Today we’re going to back up and not worry about the tediousness of the last post. Let’s try to form some motivation and see how these things work even if we have to just assume some of the theory works for now. I think it will be helpful. So why care about spectral sequences? Well, one thing is that sometimes it is really hard to compute say , but it isn’t so bad to do for some ‘s. There is no good way to convert the information you get out of to information about , but this is exactly what the Bockstein spectral sequence does.

Today, I’ll talk about the Serre spectral sequence. This will help us calculate the homology of the loop space of an -sphere. There is a nice proof that Tor is independent of which resolution you take (i.e. can be calculated by resolving or ). There is a nice proof of the Snake Lemma using spectral sequences. There is a proof of the K\:{u}nneth formula. For the algebraic geometers, the Leray spectral sequence tells us information about sheaf cohomology. Anyway, there are tons of examples hitting many areas of math of uses of spectral sequences.

Right now we’ll not worry about the technical details of when and how a spectral sequence converges, but recall that the situation we ended on was that given a complex , we could form a spectral sequence from a filtration . We’ll just accept for now that if we have for then . This term is the associated graded group of a filtration of .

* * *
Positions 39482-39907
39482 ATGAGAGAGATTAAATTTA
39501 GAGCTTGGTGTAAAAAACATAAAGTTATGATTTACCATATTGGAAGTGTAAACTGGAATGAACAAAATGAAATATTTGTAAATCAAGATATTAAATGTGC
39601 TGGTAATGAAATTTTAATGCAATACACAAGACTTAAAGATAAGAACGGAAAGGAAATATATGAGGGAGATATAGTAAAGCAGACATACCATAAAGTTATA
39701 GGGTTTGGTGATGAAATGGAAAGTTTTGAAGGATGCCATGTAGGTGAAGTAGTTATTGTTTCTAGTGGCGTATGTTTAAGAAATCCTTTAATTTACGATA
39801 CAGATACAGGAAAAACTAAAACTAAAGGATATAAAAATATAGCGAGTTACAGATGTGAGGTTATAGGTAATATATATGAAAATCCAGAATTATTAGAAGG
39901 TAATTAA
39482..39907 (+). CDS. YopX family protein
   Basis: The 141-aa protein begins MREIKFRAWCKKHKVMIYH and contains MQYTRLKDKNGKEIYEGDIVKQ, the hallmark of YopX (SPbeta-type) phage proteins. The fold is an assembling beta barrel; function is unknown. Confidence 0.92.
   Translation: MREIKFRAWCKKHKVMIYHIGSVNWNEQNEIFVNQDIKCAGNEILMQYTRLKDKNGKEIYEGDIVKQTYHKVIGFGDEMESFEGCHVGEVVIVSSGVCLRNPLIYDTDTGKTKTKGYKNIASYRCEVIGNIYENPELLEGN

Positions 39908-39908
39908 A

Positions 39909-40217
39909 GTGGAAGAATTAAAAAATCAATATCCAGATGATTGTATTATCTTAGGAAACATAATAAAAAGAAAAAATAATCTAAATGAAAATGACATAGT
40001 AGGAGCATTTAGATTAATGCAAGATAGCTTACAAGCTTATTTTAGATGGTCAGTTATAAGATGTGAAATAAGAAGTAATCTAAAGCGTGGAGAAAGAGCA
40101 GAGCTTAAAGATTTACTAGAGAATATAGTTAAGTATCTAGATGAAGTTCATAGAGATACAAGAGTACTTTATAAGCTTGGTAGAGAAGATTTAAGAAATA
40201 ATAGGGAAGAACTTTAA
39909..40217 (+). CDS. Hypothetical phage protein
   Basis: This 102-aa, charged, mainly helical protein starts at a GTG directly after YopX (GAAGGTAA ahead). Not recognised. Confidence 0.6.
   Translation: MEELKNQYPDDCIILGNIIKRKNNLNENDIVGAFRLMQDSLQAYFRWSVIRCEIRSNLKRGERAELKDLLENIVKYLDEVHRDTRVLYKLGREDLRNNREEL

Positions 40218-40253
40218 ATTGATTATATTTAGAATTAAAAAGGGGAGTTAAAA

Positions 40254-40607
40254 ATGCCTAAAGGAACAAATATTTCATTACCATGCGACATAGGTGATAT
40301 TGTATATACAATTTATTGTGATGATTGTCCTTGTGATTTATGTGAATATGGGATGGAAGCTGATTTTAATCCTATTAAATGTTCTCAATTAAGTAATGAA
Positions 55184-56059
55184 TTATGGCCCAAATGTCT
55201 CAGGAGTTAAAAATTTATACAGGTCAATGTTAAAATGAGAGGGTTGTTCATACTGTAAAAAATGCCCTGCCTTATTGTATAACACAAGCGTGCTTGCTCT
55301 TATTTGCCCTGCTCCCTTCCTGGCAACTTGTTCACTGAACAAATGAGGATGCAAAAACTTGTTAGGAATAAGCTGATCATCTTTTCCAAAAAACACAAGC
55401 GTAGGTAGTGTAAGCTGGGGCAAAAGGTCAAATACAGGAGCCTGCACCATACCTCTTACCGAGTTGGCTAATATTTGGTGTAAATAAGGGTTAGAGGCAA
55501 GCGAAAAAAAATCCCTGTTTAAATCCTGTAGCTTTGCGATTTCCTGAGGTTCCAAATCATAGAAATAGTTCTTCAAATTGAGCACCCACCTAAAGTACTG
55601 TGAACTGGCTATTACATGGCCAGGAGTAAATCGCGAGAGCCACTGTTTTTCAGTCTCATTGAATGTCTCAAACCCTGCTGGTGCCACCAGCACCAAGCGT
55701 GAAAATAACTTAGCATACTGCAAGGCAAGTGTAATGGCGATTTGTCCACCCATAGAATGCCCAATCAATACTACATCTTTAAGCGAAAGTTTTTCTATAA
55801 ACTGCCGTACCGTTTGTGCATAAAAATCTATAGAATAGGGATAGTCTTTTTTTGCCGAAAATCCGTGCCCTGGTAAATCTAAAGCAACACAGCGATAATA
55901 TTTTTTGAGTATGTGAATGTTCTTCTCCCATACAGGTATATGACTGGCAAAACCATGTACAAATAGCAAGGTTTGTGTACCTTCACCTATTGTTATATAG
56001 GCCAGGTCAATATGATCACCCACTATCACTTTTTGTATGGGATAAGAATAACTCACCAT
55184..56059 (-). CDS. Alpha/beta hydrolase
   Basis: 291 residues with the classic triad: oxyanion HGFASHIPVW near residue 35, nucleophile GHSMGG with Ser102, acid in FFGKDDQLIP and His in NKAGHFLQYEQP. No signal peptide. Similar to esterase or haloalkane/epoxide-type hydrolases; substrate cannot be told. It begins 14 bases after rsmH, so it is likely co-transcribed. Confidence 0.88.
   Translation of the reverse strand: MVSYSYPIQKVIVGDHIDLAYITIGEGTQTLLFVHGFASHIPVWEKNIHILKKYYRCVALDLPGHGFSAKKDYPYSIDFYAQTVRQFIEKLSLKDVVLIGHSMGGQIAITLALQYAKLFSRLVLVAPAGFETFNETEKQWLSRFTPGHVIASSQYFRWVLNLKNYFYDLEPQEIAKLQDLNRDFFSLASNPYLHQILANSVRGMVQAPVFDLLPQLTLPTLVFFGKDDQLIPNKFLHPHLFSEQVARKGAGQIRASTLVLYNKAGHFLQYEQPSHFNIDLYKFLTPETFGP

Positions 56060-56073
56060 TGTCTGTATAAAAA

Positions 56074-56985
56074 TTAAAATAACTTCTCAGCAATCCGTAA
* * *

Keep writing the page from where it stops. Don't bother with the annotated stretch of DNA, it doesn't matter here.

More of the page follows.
This should be exciting. It means that if we can formulate a statement that reads, “There is a spectral sequence with (fill in the blank), differential map , that converges strongly to (fill in again).” Then we can just chase around differentials and hope that everything collapses fast (lots of times these things only have a few terms or even ). If this happens then we can just read off what the known things are, and we’ll have figured out new information. Note that being able to say such a statement is not bad. We only need the mere existence to begin work, and taking those conditions above for granted, we actually can formulate lots of statements such as these.

Let be the loop space of , namely the space of loops based at the north pole. Let be the path space, the space of paths starting at the north pole. Note here that our standard tools of algebraic topology are not very useful in trying to calculate . But we know that is contractible using the obvious map of retracting along all the paths simultaneously. And we also know something very useful, that there is a spectral sequence with , differentials converging strongly to .

So recall that we get an entire page of groups. The groups (). Since is for all except , and is in those spots. We also know that . This allows us to fill in the whole row, and all columns are completely except in and .

The differential map goes to the left and up .

Examine the bottom row. Due to all the ‘s in columns not or , all the differential maps that don’t land in the column must be 0. Thus there is only one possible non-zero differential coming out of there. Namely, the map. It lands in the spot. Now the complex of maps is . Recall that to get to the different values in you take homology with respect to the maps. Since for we must have an isomorphism in order for it to vanish. This gives us a in the 0, spot and hence another in the , spot. We can keep repeating this argument giving a in the and multiples of spots.

Since the differentials are all before , nothing changes for . Then at we get isomorphisms except at the position, so everything vanishes except that position which stays a . Thus .

This is a pretty typical situation. Hopefully that gives a better overview of the process so that going back to the general case will have some sort of reference. If there are questions, feel free to ask. Maybe I’ll do another example before going back to theory.